Estate Tax Return, Trust Income Tax Return & Gift Tax Return Services

Providing tax consultation and filing service to keep you in compliance for:
  • Estate Tax Returns
  • Estate Income Tax Returns
  • Trust Income Tax Returns
  • Gift Tax Returns
  • Complex Individual Tax Returns

About Deceased Taxpayers & Estate Income Tax

There are two kinds of taxes owed by an estate: One on the transfer of assets from the decedent to their beneficiaries and heirs (the estate tax), and another on income generated by assets of the decedent’s estate (the income tax).  When someone dies, their assets become property of their estate. Any income those assets generate is also part of the estate and may trigger the requirement to file an estate income tax return. Examples of assets that would generate income to the decedent’s estate include savings accounts, CDs, stocks, bonds, mutual funds and rental property. IRS Form 1041, U.S. Income Tax Return for Estates and Trusts, is required if the estate generates more than a fixed amount of annual gross income.

The decedent and their estate are separate taxable entities. Before filing Form 1041, you will need to obtain a tax ID number for the estate. An estate’s tax ID number is called an “employer identification number,” or EIN.  Please contact us for assistance to obtain an ID number.

A decedent's estate figures its gross income in much the same manner as an individual. Most deductions and credits allowed to individuals are also allowed to estates and trusts. However, there is one major distinction. A trust or decedent's estate is allowed an income distribution deduction for distributions to beneficiaries. Income distributions are reported to beneficiaries and the IRS on Schedules K-1 (Form 1041).

For calendar year estates and trusts, file Form 1041 and Schedule(s) K-1 on or before April 15 of the following year. For fiscal year estates and trusts, file Form 1041 by the 15th day of the 4th month following the close of the tax year. If more time is needed to file the estate return, let us help you submit an application for an automatic 5-month extension of time to file.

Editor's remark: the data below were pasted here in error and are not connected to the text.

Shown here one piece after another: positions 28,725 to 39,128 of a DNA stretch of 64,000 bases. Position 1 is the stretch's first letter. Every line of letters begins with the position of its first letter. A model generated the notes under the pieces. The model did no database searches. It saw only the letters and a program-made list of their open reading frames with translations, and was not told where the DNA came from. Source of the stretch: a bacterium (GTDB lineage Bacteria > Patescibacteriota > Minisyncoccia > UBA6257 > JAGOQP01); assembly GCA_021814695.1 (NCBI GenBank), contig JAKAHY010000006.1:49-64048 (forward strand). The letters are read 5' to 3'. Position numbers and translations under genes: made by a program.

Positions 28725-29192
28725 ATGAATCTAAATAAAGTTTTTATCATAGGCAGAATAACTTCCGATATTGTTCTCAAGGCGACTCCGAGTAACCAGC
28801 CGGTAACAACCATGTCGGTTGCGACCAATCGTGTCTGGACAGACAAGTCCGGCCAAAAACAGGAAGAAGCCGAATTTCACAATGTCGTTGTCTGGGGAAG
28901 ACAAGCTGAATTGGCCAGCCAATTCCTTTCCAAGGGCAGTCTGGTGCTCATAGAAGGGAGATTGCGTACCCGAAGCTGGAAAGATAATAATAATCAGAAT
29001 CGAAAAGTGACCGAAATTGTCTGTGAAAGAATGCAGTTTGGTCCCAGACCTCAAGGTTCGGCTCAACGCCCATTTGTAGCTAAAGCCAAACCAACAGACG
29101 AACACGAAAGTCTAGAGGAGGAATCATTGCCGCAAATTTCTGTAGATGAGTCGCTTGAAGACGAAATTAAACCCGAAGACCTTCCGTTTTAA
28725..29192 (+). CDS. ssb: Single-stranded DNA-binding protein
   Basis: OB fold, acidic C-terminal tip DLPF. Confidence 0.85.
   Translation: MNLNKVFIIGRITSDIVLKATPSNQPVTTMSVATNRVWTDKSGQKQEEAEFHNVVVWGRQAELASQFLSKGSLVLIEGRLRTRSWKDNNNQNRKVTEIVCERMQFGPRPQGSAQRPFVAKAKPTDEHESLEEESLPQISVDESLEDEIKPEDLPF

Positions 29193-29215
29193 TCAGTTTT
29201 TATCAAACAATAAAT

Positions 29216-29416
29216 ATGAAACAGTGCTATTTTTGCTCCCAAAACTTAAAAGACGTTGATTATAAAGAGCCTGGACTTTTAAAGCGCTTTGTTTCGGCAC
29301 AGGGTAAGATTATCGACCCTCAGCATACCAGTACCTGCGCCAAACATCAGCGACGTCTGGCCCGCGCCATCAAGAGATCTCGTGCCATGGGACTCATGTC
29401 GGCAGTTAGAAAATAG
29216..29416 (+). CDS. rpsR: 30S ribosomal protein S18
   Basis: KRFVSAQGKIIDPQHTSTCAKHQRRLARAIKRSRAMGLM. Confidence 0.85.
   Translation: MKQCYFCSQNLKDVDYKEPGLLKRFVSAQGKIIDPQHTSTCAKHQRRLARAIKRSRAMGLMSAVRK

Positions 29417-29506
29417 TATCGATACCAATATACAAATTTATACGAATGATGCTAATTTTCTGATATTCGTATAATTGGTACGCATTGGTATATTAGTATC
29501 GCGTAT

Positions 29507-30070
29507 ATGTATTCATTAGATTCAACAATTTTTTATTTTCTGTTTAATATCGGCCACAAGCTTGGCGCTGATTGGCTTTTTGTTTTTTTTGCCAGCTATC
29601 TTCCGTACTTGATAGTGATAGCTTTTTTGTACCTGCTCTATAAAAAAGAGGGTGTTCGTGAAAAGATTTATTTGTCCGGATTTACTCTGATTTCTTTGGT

In general, an estate must pay quarterly estimated income tax Contact us for more information about when estimated tax payments are required and how to make estimated tax payments for an estate.  Estate tax on the transfer of assets from the decedent to beneficiaries and heirs is reported on IRS Form 706, United States Estate (and Generation-Skipping Transfer) Tax Return.

In Rhode Island
, Forms RI-100 and RI-100A are no longer used to file an estate tax return. Beginning January 1, 2022, all estates of a decedent dying on or after 01/01/2015 are required to use the Form RI-706, "Estate Tax Return".

Form T-77 – Discharge of Lien Form: Must be filed along with Form RI-706 if the decedent had any interest in real estate located in Rhode Island.The description of the real estate must be stated as the tax assessor’s description. This description is found on the property tax bill
issued by the city or town.

Form T-79 – Estate Tax Waiver Form form: Must be filed along with Form RI-706 if the decedent had any interest in a Rhode Island security. Examples of Rhode Island securities requiring a Waiver are Rhode Island incorporated stock, Rhode Island state and municipal bonds and mutual funds organized as business trusts that do business in Rhode Island.

Over the phone or face to face, let's arrange a time to discuss your needs and how we can help you remain in compliance for tax reporting. Please contact us for more info.